Author: Charles Darwin (1802-1882) was an English naturalist and geologist, whose contributions to evolutionary theory were significant. He was born into a wealthy family, and his father was a doctor, which Darwin almost pursued as a career path. His family was largely Unitarian. Darwin was highly critical of the Bible as a source of history, and traveled the world in order to disprove many of the Bible’s scientific stances.
Context: 1859, when much of the world believed in the Bible as an explanation for the science of the natural world. Many people believed that the world and every species on it were created by God. Darwin sought to disprove this.
Language: Darwin writes using many basic scientific terms, but in a way that is understandable.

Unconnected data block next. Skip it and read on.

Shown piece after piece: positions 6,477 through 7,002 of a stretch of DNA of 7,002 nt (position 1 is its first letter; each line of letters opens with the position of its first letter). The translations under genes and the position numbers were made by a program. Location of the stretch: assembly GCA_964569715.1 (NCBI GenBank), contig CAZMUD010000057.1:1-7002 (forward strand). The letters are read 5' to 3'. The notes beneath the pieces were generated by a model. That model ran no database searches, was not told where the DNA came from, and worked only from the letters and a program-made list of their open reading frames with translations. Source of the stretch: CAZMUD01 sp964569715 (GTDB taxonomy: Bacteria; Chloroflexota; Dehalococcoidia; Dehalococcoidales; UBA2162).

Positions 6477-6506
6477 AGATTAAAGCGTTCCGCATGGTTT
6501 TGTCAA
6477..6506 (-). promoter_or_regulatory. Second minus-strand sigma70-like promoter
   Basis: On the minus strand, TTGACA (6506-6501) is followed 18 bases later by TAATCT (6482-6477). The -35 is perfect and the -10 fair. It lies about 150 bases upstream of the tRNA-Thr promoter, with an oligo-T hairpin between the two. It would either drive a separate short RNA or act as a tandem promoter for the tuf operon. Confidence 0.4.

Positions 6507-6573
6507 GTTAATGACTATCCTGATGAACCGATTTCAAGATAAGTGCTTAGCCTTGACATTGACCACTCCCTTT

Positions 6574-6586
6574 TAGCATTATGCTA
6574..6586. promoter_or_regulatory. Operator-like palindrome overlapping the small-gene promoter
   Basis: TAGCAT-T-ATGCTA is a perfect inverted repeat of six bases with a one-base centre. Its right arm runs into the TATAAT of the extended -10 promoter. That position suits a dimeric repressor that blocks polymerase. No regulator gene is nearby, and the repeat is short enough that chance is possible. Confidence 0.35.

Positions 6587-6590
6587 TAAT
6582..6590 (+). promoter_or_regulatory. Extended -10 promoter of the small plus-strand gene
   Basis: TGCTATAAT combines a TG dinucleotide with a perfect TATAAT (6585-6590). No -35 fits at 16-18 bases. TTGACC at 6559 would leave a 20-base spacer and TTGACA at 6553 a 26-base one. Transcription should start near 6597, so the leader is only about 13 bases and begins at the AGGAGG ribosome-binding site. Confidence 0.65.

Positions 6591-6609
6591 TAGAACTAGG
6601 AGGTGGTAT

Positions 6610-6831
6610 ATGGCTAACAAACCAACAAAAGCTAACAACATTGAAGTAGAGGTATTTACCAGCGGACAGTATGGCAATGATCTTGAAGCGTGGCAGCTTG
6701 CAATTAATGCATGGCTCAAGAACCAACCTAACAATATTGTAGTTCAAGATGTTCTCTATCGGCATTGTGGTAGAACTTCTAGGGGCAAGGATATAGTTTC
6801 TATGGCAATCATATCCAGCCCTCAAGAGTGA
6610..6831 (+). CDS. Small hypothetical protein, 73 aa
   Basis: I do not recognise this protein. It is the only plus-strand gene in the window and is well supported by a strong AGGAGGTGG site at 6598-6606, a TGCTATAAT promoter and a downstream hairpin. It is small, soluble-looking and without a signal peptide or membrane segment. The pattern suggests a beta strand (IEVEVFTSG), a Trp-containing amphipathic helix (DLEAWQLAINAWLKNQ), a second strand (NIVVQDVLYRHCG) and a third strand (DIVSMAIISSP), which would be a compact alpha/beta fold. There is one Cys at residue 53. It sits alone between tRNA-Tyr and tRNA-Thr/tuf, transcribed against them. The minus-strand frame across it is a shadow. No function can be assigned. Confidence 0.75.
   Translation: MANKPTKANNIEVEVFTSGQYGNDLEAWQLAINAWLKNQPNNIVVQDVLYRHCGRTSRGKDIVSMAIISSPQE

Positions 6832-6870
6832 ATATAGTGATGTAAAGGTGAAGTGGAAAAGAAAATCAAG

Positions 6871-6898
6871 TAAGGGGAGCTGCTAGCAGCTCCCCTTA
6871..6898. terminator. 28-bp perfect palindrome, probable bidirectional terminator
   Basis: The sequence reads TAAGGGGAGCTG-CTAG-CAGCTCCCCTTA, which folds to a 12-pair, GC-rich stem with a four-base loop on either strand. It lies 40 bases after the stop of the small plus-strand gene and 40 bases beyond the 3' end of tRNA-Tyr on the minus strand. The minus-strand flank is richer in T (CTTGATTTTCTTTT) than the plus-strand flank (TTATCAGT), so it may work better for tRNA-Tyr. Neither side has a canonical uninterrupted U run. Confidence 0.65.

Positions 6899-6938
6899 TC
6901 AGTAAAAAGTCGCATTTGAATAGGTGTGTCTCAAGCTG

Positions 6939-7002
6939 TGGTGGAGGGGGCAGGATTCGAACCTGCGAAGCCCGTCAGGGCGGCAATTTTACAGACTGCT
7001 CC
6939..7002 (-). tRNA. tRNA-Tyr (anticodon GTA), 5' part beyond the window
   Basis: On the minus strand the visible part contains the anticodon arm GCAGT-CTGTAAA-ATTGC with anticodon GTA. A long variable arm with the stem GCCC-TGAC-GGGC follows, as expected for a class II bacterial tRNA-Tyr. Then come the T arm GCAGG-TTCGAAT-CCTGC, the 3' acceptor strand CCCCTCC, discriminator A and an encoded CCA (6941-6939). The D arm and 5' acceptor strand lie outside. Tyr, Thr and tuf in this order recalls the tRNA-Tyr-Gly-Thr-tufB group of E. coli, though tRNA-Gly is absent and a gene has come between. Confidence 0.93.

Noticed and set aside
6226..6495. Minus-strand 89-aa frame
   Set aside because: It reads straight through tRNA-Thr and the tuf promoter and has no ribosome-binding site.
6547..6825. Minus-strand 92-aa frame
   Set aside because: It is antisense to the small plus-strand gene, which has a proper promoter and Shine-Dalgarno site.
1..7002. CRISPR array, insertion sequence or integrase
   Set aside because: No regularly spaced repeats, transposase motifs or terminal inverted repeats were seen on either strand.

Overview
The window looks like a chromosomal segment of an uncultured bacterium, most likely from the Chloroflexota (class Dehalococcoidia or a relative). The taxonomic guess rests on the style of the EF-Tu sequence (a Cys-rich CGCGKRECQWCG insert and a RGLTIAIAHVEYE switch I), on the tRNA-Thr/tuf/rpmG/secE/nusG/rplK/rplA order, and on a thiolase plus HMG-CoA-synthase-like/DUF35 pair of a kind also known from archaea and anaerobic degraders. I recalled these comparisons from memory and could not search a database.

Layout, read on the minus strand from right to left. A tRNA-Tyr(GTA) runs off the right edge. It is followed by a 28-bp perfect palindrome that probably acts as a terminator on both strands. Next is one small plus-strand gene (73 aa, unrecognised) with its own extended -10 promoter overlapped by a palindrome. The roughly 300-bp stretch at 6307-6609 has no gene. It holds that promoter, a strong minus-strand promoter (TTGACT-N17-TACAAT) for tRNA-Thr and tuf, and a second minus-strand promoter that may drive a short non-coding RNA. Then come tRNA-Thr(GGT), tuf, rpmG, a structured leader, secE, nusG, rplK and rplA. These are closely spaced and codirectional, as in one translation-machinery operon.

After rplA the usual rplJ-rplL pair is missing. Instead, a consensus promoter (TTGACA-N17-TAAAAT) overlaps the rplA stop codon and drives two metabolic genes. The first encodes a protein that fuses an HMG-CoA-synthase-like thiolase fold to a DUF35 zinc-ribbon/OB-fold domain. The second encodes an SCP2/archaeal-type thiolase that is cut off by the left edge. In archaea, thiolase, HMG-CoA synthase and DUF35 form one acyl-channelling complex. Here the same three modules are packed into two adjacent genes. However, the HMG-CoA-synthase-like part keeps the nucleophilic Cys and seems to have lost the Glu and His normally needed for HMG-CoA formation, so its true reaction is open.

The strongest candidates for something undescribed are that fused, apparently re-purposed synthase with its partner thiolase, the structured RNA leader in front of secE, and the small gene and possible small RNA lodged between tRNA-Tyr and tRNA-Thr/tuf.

Audience: Darwin writes for a population interested in scientific theory, perhaps written for those who previously had doubts about Biblical scientific explanations. His audience does not need an extensive background knowledge in science.
Intent: Darwin writes in order to inform people of the way in which evolution occurs, disproving certain Biblical theories. He wants to provoke thought among a large population, inspiring a naturalistic rather than Biblical approach to science. Furthermore, Darwin writes in order to provide a wider pool of opinions and beliefs.
Message: There are more species born than can survive, which creates a struggle for existence among species. Survival is determined by those who have even the slightest advantage, which will turn the balance. These advantages give a being significant benefits where its survival is concerned. This theory of natural selection accounts for the extinction of certain species and the survival of others.